With a strange sense of deja vu, I told the kid who always sniffles to blow his nose, and told the kid who chews with his mouth open to chew with his lips together. On both occasions, all I had to do was say their name. It was almost as though they knew!

I entertained Year 9 with puns. It was just like old times.

I sorted the exams, papers and assignments I have to grade into neat bundles. I plan to start on those tomorrow and hopefullly finish them by the end of the week. It was good to get things organised and leave my desk tidy again so I can make a good start in the morning.

By the time I got home, I was all worn out like a Norwegian Blue parrot after a long squawk, so I embraced my bed and had a lovely little nap for a couple of hours.

Ovetall, my first day back on the job gets a thumbs up.

Hopefully, tomorrow will be just as satisfying! 

Ahoy!

HMS Pinafore is about to sail, and she is indeed “a saucy beauty”

“We sail the ocean blue,
And our saucy ship’s a beauty;
We’re sober men and true,
And attentive to our duty…”

It is aboard that trusty, much-loved vessel that I am about to embark on one of the busiest weeks of my school year. Its the week in which the the last fifteen months’ worth of planning, preparing, auditioning, casting, decision-making, organising myriad details, and the rehearsals of the past three months come together and appear on stage as the annual school musical.

This year we’re doing Gilbert & Sullivan’s HMS Pinafore. We have a cast of about 45 students who range from 12 to 18 years old. Others of our students have been trained in sound and lighting, backstage management, while still others have helped to create and prepare the set.

It’s a wonderful show that tells a ridiculous story beautifully. I enjoy the moments of pathos, but also the delightful comic moments in which my actors really shine.

2012-09-21 17.07.03

The soloists are amazing, the chorus sounds fantastic, the dance moves are fabulous and the costumes are beautiful. The orchestra’s performance alone is worth more than the price of the ticket. When all of those amazing ingredients come together, the outcome is incredible.

I know this week will be exhausting, but it will also be exhilarating.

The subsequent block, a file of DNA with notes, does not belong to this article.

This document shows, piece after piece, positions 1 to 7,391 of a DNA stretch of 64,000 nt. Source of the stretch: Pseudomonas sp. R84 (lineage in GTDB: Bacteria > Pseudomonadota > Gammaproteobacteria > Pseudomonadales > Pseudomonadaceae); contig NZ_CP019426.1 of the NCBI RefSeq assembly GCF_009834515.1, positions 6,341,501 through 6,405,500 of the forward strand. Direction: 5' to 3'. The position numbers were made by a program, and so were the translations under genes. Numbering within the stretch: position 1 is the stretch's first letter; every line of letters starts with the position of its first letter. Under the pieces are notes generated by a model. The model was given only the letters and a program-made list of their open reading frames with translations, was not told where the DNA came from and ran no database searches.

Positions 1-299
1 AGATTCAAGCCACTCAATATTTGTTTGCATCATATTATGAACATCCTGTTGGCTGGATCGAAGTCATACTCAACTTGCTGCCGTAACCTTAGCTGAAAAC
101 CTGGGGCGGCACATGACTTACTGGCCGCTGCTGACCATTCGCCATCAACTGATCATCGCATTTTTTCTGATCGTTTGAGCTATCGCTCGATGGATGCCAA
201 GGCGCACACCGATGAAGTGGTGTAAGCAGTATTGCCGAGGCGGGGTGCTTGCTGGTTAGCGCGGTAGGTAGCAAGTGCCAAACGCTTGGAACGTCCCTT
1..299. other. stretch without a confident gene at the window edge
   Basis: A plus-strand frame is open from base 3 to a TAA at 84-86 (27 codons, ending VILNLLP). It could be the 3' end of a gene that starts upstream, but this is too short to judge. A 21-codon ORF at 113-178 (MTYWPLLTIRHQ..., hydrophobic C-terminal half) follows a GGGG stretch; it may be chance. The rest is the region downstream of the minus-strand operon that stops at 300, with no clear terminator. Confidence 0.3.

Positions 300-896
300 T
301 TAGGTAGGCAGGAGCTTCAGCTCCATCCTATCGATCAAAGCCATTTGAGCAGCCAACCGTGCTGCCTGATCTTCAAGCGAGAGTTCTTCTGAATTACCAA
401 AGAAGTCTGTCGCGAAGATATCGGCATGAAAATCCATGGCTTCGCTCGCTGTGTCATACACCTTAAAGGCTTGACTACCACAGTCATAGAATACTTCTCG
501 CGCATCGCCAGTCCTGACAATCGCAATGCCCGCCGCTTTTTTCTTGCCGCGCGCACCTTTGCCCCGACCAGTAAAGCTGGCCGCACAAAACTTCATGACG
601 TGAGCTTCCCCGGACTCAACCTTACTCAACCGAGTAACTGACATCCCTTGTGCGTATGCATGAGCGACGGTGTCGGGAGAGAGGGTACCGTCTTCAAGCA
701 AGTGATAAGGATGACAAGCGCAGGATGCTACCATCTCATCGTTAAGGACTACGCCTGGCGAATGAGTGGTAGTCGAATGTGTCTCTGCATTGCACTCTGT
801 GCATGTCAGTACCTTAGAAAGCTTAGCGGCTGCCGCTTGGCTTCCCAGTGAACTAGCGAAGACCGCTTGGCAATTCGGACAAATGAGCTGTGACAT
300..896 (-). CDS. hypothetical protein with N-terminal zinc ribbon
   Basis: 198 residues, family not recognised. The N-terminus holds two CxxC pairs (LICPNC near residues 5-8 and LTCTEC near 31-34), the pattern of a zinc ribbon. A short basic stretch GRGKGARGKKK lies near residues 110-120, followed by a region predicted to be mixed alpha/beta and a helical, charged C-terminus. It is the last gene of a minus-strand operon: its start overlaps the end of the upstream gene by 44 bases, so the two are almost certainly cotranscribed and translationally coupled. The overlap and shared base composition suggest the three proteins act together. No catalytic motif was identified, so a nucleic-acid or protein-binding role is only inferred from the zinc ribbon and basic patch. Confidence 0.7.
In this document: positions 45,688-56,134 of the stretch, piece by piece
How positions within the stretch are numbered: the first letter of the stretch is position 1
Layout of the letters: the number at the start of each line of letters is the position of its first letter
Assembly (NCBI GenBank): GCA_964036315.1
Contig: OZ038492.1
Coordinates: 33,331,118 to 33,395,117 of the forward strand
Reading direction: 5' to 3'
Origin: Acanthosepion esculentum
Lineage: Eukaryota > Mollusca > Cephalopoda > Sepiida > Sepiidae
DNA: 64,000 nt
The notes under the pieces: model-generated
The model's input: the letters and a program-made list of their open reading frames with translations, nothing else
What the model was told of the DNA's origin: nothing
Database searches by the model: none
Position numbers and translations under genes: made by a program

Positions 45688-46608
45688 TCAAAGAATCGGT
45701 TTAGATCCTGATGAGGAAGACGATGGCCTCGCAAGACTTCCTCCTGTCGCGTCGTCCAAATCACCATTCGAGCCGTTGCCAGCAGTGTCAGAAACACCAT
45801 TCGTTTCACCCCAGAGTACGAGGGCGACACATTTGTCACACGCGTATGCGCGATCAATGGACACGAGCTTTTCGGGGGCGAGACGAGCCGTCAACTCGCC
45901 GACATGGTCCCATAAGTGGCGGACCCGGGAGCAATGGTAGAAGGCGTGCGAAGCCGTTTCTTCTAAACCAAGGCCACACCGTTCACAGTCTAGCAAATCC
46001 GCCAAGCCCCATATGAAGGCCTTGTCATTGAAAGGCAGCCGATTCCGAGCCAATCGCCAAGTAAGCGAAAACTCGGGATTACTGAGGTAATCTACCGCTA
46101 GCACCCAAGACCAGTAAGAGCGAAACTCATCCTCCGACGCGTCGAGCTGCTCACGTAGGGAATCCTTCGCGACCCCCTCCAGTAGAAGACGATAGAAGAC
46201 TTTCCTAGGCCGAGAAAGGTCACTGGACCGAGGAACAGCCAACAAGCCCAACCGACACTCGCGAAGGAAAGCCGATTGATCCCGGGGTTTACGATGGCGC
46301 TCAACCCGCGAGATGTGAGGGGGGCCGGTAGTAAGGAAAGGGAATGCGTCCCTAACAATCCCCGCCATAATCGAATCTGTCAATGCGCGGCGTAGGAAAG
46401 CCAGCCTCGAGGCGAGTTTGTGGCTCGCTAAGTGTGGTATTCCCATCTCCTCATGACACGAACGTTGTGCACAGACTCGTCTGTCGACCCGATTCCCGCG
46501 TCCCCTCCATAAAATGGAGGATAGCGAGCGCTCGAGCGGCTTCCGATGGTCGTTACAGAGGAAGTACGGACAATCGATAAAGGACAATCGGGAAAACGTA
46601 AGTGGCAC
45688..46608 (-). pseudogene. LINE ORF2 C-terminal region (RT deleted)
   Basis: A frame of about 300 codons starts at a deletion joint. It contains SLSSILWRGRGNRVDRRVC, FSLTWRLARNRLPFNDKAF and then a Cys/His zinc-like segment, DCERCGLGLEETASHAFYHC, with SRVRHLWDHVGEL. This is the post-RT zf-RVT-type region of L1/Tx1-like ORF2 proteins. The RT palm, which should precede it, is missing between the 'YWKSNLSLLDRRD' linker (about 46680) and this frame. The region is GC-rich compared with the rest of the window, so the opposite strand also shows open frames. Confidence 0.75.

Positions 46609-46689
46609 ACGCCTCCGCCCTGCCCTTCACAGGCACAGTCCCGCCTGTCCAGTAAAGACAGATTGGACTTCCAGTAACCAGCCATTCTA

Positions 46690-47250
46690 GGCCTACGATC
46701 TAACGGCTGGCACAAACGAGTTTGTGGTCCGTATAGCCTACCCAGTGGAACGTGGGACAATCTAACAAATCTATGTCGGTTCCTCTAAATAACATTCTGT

I’ll be back to my usual blogging and social media self after the week is done and I’ve had a good sleep. Until then, say a prayer for me. Or… just send coffee.

The Trouble With Names.

A teacher confesses her most regular, and possibly most embarrassing, classroom faux pas.

Your Teacher Apologises

The classroom is busy in a studious kind of way. Students are working on the task I have assigned them, and I am making my way around the room, checking in with each student to see if they need any help or clarification. The tone of the room is positive and the level of noise is low.

I know these kids well enough to know some of their hobbies and interests, which ones love reading, which ones are sporty, and which ones are the introverts who would rather work alone than in a group situation. Suffice to say, I know their names.

As I move toward the first girl in the next row, I quietly whisper to myself, “Don’t call her Susie. Don’t call her Susie. It’s Sharon, not Susie.” In the very next nanosecond, I open my mouth and say, “Hi Susie! How are you going with this assignment?”

Everyone in the room has heard me do it – again. A collective sigh, non-verbal but heavily laced with the essence of “Not again!” can be heard. One kid shakes his head at me in an awkward blend of amusement and newly-refreshed disappointment. It’s fair to say that this has probably happened to him before.

Sharon looks at me with an expression that shows she is torn between saying “I’m Sharon!” and rolling her eyes, pretending I didn’t say it, and answering my question.

“I’m so sorry!” I say. “I know you’re Sharon. I don’t know why that happens. It’s certainly not deliberate. It’s just… my brain. It hates me.”

Sharon nods. Unfortunately, she’s heard this enough times to know it’s true. I give her a pathetic, apologetic smile in response, and go back to talking about the assignment.

How can I remember the details of the Industrial Revolution or talk ad nauseum about the literary qualities of Shakespeare’s ‘Much Ado About Nothing’, and still get some poor kid’s name wrong at least once a day?